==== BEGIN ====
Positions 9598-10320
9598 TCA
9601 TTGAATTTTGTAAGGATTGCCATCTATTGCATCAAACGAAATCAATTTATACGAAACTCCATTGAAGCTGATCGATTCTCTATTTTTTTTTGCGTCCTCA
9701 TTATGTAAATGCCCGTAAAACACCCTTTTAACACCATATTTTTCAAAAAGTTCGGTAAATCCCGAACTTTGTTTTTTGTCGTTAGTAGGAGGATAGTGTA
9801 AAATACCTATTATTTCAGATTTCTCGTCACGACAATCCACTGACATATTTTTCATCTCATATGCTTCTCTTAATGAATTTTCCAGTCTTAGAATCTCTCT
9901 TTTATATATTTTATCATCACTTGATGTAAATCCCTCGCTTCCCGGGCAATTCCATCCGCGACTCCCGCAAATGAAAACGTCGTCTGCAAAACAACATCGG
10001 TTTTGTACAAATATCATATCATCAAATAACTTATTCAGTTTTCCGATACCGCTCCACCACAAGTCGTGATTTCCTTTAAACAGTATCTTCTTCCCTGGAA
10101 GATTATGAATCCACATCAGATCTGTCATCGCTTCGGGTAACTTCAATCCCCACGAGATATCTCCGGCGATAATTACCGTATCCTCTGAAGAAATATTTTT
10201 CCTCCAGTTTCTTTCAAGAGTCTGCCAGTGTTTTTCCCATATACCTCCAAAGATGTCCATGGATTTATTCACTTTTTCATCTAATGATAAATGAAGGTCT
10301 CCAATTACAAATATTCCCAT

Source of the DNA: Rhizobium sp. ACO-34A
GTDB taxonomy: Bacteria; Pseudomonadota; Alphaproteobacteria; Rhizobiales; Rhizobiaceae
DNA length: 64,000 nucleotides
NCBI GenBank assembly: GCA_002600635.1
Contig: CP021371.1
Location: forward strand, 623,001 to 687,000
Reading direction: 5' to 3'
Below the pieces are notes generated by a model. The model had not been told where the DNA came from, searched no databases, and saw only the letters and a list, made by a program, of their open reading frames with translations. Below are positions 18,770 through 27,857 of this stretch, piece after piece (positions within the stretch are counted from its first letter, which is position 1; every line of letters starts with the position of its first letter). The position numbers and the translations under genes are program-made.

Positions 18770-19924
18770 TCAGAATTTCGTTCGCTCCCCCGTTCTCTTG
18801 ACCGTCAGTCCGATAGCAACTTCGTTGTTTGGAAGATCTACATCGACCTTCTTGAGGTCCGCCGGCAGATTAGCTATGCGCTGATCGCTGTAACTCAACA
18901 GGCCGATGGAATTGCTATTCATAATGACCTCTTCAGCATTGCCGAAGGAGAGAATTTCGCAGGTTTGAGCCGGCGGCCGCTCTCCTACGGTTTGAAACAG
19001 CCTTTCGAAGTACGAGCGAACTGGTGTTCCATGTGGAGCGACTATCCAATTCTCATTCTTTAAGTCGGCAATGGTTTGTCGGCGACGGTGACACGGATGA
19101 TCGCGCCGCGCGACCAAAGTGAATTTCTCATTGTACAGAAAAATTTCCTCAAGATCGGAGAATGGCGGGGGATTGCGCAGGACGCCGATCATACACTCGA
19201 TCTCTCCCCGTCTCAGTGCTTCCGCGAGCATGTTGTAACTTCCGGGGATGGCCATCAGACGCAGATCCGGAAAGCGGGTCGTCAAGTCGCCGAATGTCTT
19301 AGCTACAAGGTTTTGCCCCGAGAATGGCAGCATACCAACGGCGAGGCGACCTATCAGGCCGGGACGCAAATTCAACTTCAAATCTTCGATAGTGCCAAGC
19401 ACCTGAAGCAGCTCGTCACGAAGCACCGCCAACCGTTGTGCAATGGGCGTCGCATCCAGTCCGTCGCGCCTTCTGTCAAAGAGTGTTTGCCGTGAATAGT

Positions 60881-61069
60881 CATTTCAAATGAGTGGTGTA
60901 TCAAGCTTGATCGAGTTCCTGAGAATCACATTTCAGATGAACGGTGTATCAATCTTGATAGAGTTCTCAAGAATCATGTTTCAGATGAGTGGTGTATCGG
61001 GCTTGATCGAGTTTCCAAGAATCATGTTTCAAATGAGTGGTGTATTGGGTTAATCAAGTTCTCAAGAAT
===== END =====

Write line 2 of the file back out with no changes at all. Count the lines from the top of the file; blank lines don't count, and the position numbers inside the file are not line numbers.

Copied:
9598 TCA